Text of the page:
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View Diary: [Updated] Ohio to outlaw recounts and shield Diebold (196 comments)

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  •  See my reply to DHinMI (none)
    Your link to the final bill does indeed have a Section 3515.08, which exempts federal contests from  the state law. The relevant language is underlined.

     

       Sec. 3515.08.  The (A) Except as otherwise provided in this division, the nomination or election of any person to any public office or party position or the approval or rejection of any issue or question, submitted to the voters, may be contested by qualified electors of the state or a political subdivision. The nomination or election of any person to any federal office, including the office of elector for president and vice president and the office of member of congress, shall not be subject to a contest of election conducted under this chapter. Contests of the nomination or election of any person to any federal office shall be conducted in accordance with the applicable provisions of federal law.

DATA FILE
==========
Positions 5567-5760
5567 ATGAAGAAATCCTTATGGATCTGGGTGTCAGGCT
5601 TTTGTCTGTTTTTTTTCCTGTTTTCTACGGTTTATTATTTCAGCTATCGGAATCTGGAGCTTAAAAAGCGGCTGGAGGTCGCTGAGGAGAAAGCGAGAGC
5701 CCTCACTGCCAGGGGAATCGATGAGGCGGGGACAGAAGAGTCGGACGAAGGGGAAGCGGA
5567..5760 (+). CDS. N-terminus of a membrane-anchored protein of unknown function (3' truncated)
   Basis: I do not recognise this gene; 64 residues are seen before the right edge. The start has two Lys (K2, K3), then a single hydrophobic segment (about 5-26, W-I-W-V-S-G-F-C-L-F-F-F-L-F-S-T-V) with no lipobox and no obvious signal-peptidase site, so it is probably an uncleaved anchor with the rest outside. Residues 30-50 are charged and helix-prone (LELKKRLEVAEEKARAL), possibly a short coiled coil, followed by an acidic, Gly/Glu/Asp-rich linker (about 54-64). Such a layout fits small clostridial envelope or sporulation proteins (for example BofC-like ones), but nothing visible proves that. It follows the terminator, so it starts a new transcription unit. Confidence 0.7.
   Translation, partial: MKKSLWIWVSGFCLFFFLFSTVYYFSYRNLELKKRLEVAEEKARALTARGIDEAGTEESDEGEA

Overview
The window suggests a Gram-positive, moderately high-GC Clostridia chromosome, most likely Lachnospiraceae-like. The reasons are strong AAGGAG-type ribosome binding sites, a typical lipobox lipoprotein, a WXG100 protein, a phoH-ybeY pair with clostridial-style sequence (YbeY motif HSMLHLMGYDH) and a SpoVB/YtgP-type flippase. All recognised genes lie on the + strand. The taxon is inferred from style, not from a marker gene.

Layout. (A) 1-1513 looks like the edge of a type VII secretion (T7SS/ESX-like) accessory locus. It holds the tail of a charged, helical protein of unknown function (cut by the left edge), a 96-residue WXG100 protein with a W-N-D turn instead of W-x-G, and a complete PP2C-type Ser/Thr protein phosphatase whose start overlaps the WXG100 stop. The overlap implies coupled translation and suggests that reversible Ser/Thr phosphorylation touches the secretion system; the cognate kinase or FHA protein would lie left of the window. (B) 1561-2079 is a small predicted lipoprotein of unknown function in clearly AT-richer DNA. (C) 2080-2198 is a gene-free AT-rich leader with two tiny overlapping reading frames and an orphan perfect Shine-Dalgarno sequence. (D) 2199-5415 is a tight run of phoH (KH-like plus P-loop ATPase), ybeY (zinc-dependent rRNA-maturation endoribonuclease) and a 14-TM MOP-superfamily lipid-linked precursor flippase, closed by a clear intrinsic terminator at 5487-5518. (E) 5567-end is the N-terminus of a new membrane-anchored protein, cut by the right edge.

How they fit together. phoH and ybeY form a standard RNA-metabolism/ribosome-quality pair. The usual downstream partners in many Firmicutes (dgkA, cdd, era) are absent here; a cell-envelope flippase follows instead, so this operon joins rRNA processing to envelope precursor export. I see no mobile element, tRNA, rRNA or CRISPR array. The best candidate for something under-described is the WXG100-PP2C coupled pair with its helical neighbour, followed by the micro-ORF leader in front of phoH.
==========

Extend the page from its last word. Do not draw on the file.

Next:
•  In the diary entry the quote box mentioned (3.50)
      That it would make illegal recounts for elections to federal office. The bill does no such thing. It simply doesn't apply that section of Ohio law to federal office elections.

      While this leaves the whole prospect of how federal office election results could be challenged but it is simply not correct to claim it would be illegal. Disinformation doesn't help. If it were stated correctly people coukd discuss it from the proper standpoint. The reason why this is important is so that some democrat candidate doesn't go out stating that it would be illegal to recount federal office elections and they would rightly be called wrong and potentially come off looking like an idiot.

      When it comes to dealing with the republicans we must have our facts straight and be accurate lest we get clobbered on a technicality and the interested voters would get confused.

      •  didn't the quote box say 'challenges'? (none)
        I don't think that rises to the level of 'disinformation' -- 'uninformation,' pretty much.

        But Fitrakis and Wasserman's piece on the GAO report was somewhere between a stretch and a whopper, and their piece on Ohio 2005 was poor, and their response to Hertsgaard's article was a muddle, so skepticism is warranted.

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